By Richard Thomas
I know what you must be thinking: “How can The Whiskey Reviewer just now be getting around to writing up Bulleit Bourbon!?” The whiskey is such a staple for so many that, admittedly, we should have done it long ago. All I can offer by way of explanation is that there are a lot of bottles to pluck out there.
The Bulleit story resembles that of so many of the independent bottlers and craft distilleries that have opened in recent years, in that Thomas E. Bulleit, Jr. was pursuing his dream of getting reviving the family whiskey tradition. Where it differs is in one very key point, namely when he did it. Bulleit started initial work in 1987, and began looking to build a company and brand in the mid-1990s. This was when the foundations of the bourbon revival were being laid, decades before the boom times.
The Bulleit brand passed to Seagrams in 1997, at which time the whiskey was sourced via Four Roses, then a Seagrams property. Diageo acquired Bulleit, but not Four Roses, in 2001 when it took a chunk of Seagrams’ wine and spirits holdings. Four Roses continued to provide whiskey under contract, made from a mashbill of 68% corn, 28% rye and 4% malted barley. That recipe is just heavy enough on the rye for most to consider Bulleit a high rye bourbon, if only just. Most, if not all, of the stock was matured in the warehouses of the shuttered Stitzel-Weller Distillery in Shively, Kentucky, a suburb of Louisville.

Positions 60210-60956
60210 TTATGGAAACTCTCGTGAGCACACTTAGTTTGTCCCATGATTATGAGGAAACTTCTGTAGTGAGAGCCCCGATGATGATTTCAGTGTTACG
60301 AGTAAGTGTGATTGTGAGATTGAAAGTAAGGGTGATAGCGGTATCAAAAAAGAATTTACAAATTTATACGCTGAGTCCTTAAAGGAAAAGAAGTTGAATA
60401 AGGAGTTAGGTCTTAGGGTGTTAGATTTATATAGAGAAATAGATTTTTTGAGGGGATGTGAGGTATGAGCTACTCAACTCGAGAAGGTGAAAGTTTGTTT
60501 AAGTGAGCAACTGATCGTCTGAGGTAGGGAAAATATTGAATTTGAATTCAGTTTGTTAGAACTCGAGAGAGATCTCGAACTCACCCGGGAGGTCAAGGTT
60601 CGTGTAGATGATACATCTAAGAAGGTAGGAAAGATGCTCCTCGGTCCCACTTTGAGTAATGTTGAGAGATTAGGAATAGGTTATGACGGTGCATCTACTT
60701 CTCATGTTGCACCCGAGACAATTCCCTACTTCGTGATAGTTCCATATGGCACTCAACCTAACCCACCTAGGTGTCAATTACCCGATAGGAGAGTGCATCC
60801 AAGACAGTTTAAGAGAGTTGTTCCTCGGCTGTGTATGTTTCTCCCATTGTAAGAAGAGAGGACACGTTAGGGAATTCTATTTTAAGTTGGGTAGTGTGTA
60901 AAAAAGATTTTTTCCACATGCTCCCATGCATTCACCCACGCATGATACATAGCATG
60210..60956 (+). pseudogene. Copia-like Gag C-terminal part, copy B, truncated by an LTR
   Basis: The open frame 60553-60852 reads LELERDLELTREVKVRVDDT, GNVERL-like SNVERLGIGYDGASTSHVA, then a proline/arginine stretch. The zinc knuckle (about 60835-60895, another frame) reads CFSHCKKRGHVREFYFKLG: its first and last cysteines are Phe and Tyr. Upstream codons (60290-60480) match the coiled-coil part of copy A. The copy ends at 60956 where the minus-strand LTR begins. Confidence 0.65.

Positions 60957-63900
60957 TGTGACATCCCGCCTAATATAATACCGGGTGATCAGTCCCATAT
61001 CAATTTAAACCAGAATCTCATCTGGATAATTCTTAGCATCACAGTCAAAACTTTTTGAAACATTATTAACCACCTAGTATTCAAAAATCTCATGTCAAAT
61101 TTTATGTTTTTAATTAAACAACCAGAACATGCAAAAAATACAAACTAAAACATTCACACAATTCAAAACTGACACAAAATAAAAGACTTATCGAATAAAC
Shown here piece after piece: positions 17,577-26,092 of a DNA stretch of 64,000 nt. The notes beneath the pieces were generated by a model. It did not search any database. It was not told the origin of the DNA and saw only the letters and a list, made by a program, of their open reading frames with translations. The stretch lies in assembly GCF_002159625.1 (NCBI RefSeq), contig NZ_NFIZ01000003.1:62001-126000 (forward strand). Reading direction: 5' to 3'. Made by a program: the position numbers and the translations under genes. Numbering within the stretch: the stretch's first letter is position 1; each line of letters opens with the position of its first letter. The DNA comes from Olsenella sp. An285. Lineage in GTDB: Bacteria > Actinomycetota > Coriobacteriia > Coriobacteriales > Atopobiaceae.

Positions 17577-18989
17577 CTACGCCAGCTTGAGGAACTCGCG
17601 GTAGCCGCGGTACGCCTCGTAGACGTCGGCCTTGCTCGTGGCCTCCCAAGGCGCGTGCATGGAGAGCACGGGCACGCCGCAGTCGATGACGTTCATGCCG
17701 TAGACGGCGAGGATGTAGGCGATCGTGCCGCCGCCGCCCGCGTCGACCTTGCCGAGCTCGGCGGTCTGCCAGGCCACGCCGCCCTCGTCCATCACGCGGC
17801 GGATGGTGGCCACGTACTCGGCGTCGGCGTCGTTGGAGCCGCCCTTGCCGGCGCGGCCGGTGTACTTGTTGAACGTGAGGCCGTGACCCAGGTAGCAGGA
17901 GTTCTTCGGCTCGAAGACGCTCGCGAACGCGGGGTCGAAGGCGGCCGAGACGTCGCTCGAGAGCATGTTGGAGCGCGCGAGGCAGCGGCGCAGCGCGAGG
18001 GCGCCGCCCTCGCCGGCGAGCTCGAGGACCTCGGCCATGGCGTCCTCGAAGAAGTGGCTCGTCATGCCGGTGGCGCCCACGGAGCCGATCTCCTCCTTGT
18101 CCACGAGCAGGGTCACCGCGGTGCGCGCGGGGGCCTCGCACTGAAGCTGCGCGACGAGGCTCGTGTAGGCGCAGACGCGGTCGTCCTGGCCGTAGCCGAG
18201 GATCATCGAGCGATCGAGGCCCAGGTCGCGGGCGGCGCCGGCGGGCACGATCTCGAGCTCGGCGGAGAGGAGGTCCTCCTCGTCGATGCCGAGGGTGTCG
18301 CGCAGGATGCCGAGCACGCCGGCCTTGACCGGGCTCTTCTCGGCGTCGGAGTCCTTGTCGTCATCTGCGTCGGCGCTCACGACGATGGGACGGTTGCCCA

Fast forward to 2014, and Bulleit had become an important, fast growing, medium-sized brand. Four Roses, their main supplier, had gone from moribund to fan favorite status over roughly the same time frame, and decided they needed the capacity they were contracting out to Bulleit. Bulleit’s sourcing contract was allowed to expire, but since the juice in the bottles is thought to be averaging about six years old, it will continue to be predominately Four Roses-made until at least 2019.
Bulleit Bourbon is bottled at a respectable 90 proof (45% ABV), which is no doubt a big part of its popularity. In the glass, the liquid has a light amber, copper coloring.
The nose smacks of oaky vanilla and a teaspoon’s worth of cinnamon, plus a light trace of charcoal that comes out if you take your time with it and let the liquid catch some air. The flavor is light on the sweetness relative to the traditional bourbon flavor profile, and balanced pretty evenly off a packet of cookie spices and dry wood.
The latter note is something about Bulleit that always catches my attention. Ryes sometimes tend to run a little dry, but this high rye bourbon brings more of the wood out than should be the case at this age. Basically, it’s woodier than I expect something like this to be, and I’m not past studying that aspect as I sip on it.
The finish is just spicy and dry enough to be a little rough, but only a little, the sort of thing that gives a bourbon character without denting its approachability. My take on Bulleit is that it, and not Basil Hayden, is what drinkers in search of a good, spicy bourbon should be buying. It’s stronger, more flavorful, still approachable, and a good bit cheaper (see below).
Another nice aspect of Bulleit is that it’s a nice puncher for its weight. A 750 ml bottle goes for around $25.